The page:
Since November 30, 1971.

MPC student winner heading to Oxford

Matt Pierri at Melbourne University (Picture: David Geraghty, Newscorp)


Former Melbourne Press Club Student Journalist of the Year Matt Pierri is headed to Oxford University after winning a Rhodes scholarship.

Pierri, who won the Press Club prize in 2012 for a first-person feature about people with spinal cord injuries who pursue the recovery of the use of their limbs, will study public policy at Oxford.

After an injury during a school football game in 2007 left the then 15-year-old technically quadriplegic, he spent six months in the public hospital system—in intensive care, a spinal ward then a rehabilitation program—and “saw how often there’s a disconnect between the policy and how it will actually play out on the ground for patients”.

That exposure motivated him to want to find ways to make public systems such as the health system “flexible enough” to deal with the varied circumstances of their users, “and at the same time comprehensive”.

Interlinking with his professional goal is Pierri’s social advocacy.

While still undergoing therapies aimed at increasing his physical recovery, the young student’s focus has now shifted to “the broader picture” of the perception and treatment of people with disabilities.

“I think people have incredibly low expectations of people with disabilities. This probably stems from a medical or health perspective, but then flows into a broader social, economic and cultural one. This is particularly dangerous when each of these starts to mutually reinforce the other,” he says.

Pierri, now 25, is making inroads into that prejudice with his own achievements—receiving a first class honours average for his subjects in a bachelor of arts majoring in media and communications and Chinese language, and recently completing a post-graduate law degree at Melbourne University. He has also regained the use of his hands.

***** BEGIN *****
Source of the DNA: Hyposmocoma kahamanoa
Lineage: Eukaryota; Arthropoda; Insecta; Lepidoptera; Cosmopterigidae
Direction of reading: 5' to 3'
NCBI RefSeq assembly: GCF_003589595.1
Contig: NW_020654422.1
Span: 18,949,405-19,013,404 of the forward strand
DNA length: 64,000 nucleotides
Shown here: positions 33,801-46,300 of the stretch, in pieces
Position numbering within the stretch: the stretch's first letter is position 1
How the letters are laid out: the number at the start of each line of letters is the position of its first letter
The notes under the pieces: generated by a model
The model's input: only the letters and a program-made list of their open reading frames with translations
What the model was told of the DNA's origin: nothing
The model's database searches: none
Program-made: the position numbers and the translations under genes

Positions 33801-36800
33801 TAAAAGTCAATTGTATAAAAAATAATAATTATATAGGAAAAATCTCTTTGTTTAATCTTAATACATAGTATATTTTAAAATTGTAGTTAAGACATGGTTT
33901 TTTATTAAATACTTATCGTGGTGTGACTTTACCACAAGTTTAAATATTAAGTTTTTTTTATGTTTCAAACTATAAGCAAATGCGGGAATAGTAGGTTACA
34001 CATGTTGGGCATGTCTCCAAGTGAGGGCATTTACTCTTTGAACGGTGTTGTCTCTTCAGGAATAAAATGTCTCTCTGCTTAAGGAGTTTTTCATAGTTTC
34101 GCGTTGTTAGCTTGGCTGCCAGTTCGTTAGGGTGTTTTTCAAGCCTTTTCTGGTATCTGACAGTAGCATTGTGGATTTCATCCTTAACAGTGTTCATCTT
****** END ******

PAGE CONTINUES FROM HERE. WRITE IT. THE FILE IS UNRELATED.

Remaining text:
Winning the student journalism award led to a brief internship at The Age which provided valuable insight into how the media industry works, Pierri says, and although he decided to “try a few other things” before pursuing a career in writing, he expects his knowledge of media and communications to be a “helpful tool” in his chosen field.

“Studying law and media gives you a good understanding of how advocacy works, and if you’re trying to implement any public policy effectively, I think it’s really important that you’re able to advocate how it works to the public in a clear and insightful manner,” he says.

Pierri is set to leave Australia later this month and is excited about the multidisciplinary approach and international student mix at Oxford’s Blavatnik School of Government.

“It’s been on the horizon for a while, but it’s always been a little bit abstract. Now it’s started to feel more real. So it’s a very exciting thing. I’m looking forward to a new adventure I guess,” he says.

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